Wallace Stegner wrote in a book of essays, "American individualism, much celebrated and cherished, has developed without its essential corrective, which is belonging." I am a businessperson and a capitalist, and I believe that great benefits are derived from the flow of capital between individuals making their own free choices of what products and services to buy and sell. This being said, I BELONG. I belong to the human race and I belong to America. I am one constituent among many. If we are to have a system that will benefit future generations, I believe we must make important changes to that system today.

Even with the knowledge that I may at some point rely on Social Security (which I hope is never the case), I will freely relinquish a portion of my benefits for the long-term sustainability of the system. I suspect that others would willingly do the same if the changes were incremental as suggested above and if they had time to make alternative plans. Given the stark reality of our retirement income situation, it is time for each of us to give some of our benefits back so that future generations may have any benefits at all.

Please push my full retirement age up to 69, and my children's to 74 and 75, respectively, and focus the potential pool of benefits on those who will really need them in retirement.

Jonathan K. DeYoe, AIF and CPWA, is the founder and CEO of DeYoe Wealth Management in Berkeley, Calif. Want more information? Follow DeYoe Wealth Management on Twitter at @DeYoeWealth or on Facebook at

Jonathan DeYoe, California Insurance License No. 0C21749, is a registered principal with and securities and advisory services offered through LPL Financial, a Registered Investment Advisor – Member FINRA/SIPC.

The opinions voiced in this material do not necessarily reflect the views of LPL Financial and are for general information only and are not intended to provide specific advice or recommendations to any individual. For your individual investing needs, please see your investment professional regarding retirement planning.

Read/Post Comments (21) | Recommend This Article (4)

Comments from our Foolish Readers

Help us keep this a respectfully Foolish area! This is a place for our readers to discuss, debate, and learn more about the Foolish investing topic you read about above. Help us keep it clean and safe. If you believe a comment is abusive or otherwise violates our Fool's Rules, please report it via the Report this Comment Report this Comment icon found on every comment.

  • Report this Comment On September 15, 2013, at 1:58 PM, greyhound44 wrote:

    Sure glad I retired 10 years ago at age 58.75!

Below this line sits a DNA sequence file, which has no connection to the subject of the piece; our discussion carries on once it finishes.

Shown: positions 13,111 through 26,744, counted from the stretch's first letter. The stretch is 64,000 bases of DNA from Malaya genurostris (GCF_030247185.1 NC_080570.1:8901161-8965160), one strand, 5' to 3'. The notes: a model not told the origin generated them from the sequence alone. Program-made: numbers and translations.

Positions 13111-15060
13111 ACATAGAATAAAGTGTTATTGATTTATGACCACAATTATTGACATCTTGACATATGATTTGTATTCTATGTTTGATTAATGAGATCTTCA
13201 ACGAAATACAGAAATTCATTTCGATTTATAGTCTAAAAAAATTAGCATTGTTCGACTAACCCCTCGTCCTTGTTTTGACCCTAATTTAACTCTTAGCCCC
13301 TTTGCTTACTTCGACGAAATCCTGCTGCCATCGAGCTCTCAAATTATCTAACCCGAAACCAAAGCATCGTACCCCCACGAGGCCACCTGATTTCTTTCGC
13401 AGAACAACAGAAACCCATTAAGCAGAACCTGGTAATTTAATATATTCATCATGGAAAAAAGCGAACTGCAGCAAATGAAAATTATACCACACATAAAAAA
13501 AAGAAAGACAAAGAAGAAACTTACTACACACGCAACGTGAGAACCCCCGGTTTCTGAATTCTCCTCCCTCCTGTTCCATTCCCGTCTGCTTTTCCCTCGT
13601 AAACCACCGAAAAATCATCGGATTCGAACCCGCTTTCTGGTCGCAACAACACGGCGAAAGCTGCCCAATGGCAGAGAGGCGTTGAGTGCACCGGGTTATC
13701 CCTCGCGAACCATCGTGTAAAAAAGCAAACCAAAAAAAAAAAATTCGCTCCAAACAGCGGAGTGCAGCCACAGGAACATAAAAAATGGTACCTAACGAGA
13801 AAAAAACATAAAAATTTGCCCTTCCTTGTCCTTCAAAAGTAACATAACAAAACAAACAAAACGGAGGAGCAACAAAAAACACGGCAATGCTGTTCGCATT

• Report this Comment On September 15, 2013, at 2:53 PM, bamissfa wrote:

    something else the writer is:

    clueless about being over 50

    clueless about being over 60

    The current generation isn't going to live to age 50 because of their sexually promiscuous, smoking drinking, drugging pills, meth, coke, heroin, marijuana puffing fast food eating riotous living and all that equals to poor education poor work ethic etc.

    the young don't know what they don't know and haven't experienced yet.

    Old age is not for sissies.

  • Report this Comment On September 15, 2013, at 2:53 PM, bamissfa wrote:

    something else the writer is:

    clueless about being over 50

    clueless about being over 60

    The current generation isn't going to live to age 50 because of their sexually promiscuous, smoking drinking, drugging pills, meth, coke, heroin, marijuana puffing fast food eating riotous living and all that equals to poor education poor work ethic etc.

    the young don't know what they don't know and haven't experienced yet.

    Old age is not for sissies.

  • Report this Comment On September 15, 2013, at 2:56 PM, Gail1964 wrote:

    I'd like to know where all these "old" people are going to work. There aren't enough jobs. It was nearly impossible in 2006 to find a job when I was 49. Also I really don't want to put up with the abuse from employers I've had to endure for nearly 4 decades.

  • Report this Comment On September 15, 2013, at 3:04 PM, anarchyst wrote:

    Mr. DeYoe probably has a "cushy" job, but for many of us who do real man's work, our bodies are just "worn out" by age 60. Mr. DeYoe is free to up his own retirement age, keep your hands off everyone else's.

    The social security retirement age should not have been increased for anyone who initially signed on when the promise of retirement was age 65. We were FORCED into Social Security and paid our dues.

    Social Security is NOT an "entitlement" but is EARNED.

  • Report this Comment On September 15, 2013, at 3:07 PM, rathbateman wrote: